Parking on unauthorised sites

Find out more about Gypsies and Travellers staying on unauthorised sites.

Unauthorised sites

Unauthorised sites or encampments are sites which are not licensed. They don't have planning permission or the permission of the landowner.

Gypsies and Travellers usually set up these sites on unused land, for example on wasteland or at the roadside.

Some councils may unofficially set aside areas of waste ground to be used as unauthorised sites.

Laws on where to park vehicles and caravans

There are several laws governing where you can and can't park vehicles and caravans.

For example, it is an offence to park on:

  • a road or verge or in a layby in a way that obstructs or could be a danger to other users of the road
  • enclosed plantations or cultivated land (for example, farm land or land owned by the Forestry Commission)

It is also usually illegal to move onto land which does not have planning permission to be used for stationing caravans.

Staying on a council-owned unauthorised site

If you park your vehicle or caravan in an unauthorised area that is council-owned land, a representative from the council will visit the site to talk to you. 

They will assess the situation and check if you'll be able to stay there. If the council's official site has any free spaces, they may suggest you move there.

When deciding whether or not to move you on, the council should consider:

  • how many vehicles you have for the size of the area you're parked on
  • how long you're planning on staying
  • any welfare needs you have (for example, whether any one of your household is ill, elderly or pregnant and would be at risk if you had to move on)
  • road safety (for example, whether your camp is obstructing traffic)
  • other safety issues (for example, if the site is near a railway line or in a polluted area it won't be safe for you to stay there)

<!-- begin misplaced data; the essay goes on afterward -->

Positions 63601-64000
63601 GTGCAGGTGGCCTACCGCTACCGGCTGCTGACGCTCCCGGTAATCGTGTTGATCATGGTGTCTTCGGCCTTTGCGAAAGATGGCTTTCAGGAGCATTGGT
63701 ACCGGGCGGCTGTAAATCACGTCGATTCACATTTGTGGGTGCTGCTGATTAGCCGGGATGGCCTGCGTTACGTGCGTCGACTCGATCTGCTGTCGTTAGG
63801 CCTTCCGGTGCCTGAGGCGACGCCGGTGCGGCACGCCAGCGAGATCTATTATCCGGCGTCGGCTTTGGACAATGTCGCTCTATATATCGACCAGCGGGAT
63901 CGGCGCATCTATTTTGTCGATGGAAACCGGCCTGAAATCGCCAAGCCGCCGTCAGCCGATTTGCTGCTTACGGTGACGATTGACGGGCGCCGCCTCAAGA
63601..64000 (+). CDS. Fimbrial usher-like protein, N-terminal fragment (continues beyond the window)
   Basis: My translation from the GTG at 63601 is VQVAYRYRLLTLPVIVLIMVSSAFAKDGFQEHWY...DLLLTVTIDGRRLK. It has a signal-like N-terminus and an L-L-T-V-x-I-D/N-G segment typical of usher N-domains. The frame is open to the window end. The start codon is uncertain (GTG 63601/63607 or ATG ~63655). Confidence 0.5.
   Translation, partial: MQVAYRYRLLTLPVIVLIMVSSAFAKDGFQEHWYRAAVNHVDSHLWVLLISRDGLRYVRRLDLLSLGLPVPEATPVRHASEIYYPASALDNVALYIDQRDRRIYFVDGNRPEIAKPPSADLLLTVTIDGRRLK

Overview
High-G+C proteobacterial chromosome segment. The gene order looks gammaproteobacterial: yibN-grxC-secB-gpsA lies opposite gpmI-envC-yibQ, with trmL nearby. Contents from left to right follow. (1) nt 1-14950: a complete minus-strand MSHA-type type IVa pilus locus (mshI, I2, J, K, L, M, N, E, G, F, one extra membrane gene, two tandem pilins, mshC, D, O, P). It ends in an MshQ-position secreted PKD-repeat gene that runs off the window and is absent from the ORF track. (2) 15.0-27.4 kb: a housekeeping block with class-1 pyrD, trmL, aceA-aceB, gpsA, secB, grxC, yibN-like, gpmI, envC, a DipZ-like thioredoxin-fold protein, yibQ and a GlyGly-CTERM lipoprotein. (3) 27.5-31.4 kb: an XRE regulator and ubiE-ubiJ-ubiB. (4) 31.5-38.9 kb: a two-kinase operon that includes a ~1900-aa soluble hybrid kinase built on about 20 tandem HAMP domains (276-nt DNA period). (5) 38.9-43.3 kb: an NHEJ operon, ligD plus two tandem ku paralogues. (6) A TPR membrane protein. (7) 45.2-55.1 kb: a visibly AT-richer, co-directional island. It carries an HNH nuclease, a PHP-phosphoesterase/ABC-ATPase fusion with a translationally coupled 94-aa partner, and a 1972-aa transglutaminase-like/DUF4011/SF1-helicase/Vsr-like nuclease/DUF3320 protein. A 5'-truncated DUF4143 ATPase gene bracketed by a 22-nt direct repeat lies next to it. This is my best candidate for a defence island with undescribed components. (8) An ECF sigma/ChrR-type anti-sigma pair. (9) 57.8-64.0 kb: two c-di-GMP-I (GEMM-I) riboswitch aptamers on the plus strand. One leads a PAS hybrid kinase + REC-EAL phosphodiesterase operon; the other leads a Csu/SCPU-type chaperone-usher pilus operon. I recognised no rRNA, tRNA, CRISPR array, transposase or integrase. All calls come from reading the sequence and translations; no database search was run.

• what the land is normally used for and whether it's needed in the near future (for example, it's unlikely you'll be allowed to park on playing fields or land that is being developed)
  • any potential damage to the land
  • the effect on the local community

If you are staying on council-owned land, you should:

  • look after the land you're camped on
  • make sure you don't cause any fire risks
  • dispose of any rubbish responsibly
  • keep any animals under control
  • respect the rights and way of life of others in the area

In some cases, the council may agree on a leaving date with you. They may take eviction action if you don't move by that date.

Council facilities

The council may provide some facilities for you, such as portable toilets and bin bags for your rubbish. You will probably be charged a small fee for these facilities.

If the council doesn't provide any of these services, it may be possible to argue that it should in the interests of public health. Contact an adviser at a Shelter advice centre or Citizens Advice. They may be able to help you negotiate with the council.

Use our directory to find a local adviser.

The site manager or Gypsy/Traveller liaison officer may also be able to help you access community services, for example, local schools, doctors' surgeries, social work services and benefits advice.

The site manager should be able to help if you experience harassment or antisocial behaviour from members of the local settled community.

Rights on an unauthorised site

If the council decides that your presence on the land is causing problems, it can direct you to leave an unauthorised site and to take any vehicles with you.

It is an offence to return to the land after a direction to leave.

Parking a vehicle and/or caravan on land not owned by the council

If you park your vehicle and/or caravan on private land without permission, this is trespassing.

The owner of the private land has the right to go to court or call in the council to remove you.

Find out more about eviction from private land.

The owner may choose not to take action if your camp isn't causing any problems for them.

But if other people in the area complain about your site, the council or police may take action instead.

Find out more about eviction by the council and eviction by the police.


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